IADC has a long history of reporting and benchmarking safety data and, starting in January 2010, it will be possible to also report environmental data into the IADC database. By establishing environmental key performance indicators (KPIs), we will be able to measure and benchmark our environmental performance.
It may seem an easy task, but the KPIs must provide a picture that takes into account several perspectives, including ways of normalising growth in activity or increased resource consumption due to difficult formations. High-level KPIs have been identified and are under scrutiny within select member companies.
We expect to conclude this work in 2009, and the plan is to open for voluntary data-reporting early next year. This could potentially be followed by issuing a draft report on IADC members’ environmental performance based on 2009 data. Keeping track of performance will help us to identify crucial areas to improve; thus, it will make it easier for us to take the proper precautions.
TAKE IT TO THE NEXT LEVEL
Measuring our performance and setting up benchmarks for emissions are of little value if we do not use the information to improve, to reduce emissions further and to continuously develop new technologies. I would like to emphasise the importance for us to take this to the next level. We need to take even more precautions when trying to avoid emissions and excessive use of energy. We need to change our habits and work closely with our clients, the E&P companies, to cut down unnecessary energy consumption. Even the little things count.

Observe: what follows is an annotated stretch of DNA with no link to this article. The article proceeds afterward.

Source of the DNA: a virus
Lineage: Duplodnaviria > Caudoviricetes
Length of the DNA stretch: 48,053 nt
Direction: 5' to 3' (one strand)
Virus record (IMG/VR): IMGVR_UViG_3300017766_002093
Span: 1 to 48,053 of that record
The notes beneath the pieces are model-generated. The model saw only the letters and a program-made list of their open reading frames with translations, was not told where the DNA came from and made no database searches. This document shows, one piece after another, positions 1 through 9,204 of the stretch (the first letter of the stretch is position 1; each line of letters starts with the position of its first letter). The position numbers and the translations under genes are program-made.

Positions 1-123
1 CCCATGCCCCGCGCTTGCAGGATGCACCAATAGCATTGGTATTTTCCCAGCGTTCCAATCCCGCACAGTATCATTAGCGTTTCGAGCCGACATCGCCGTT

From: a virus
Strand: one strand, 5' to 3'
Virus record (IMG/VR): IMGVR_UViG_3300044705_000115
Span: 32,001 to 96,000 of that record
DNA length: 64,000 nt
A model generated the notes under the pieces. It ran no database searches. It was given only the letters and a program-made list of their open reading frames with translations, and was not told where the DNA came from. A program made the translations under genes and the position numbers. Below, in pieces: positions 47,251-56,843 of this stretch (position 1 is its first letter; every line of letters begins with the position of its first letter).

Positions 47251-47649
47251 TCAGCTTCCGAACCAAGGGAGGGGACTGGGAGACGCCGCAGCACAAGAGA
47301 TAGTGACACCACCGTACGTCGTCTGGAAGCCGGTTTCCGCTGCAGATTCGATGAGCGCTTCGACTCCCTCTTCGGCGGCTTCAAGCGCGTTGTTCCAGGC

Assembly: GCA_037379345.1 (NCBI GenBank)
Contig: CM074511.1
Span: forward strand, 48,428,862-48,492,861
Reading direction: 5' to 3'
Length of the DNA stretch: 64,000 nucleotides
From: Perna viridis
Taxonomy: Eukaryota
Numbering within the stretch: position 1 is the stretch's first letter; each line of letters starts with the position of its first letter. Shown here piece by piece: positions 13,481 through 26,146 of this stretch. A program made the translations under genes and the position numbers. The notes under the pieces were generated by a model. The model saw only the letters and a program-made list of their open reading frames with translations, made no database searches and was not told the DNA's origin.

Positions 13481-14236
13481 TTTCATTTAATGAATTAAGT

These efforts are not all up to the drilling contractors, and that is a big challenge. We must persuade not just each other but also oil companies to plan and work together in a more environmentally sustainable way – and we need to lead the way.
And it is a win-win situation. Several oil companies have begun to think about alternative energies, not just as a tool for “greenwashing” but as serious business opportunities that might one day turn real profits. The catalyst is that governments are moving to force industries to cut carbon emissions, creating a new “long-term regulatory reality” through agreements like the one that is about to be reached at COP15 and agreements that favor alternative energy.
It is up to us in the drilling industry to seize this opportunity to push environmentally sustainable solutions, to overcome excessive expenses and to do so together with our clients. IADC will strive to be the focal point in our members’ pursuit of this extremely important goal.
During the last year, we have worked with determination toward improving our environmental performance, and I think we have come a long way. But we’re only at the beginning. It took us 20 years to achieve the safety awareness that we are witnessing today; thus, creating greater environmental awareness is not something that will come overnight. We will have to keep focusing on this area, and I am confident that IADC officers, members and staff will take up this challenge and continue to drive forward environmentally sound and sustainable solutions.
It is time to increase our focus on the “E” in HSE – without ever sacrificing our focus on the “S.”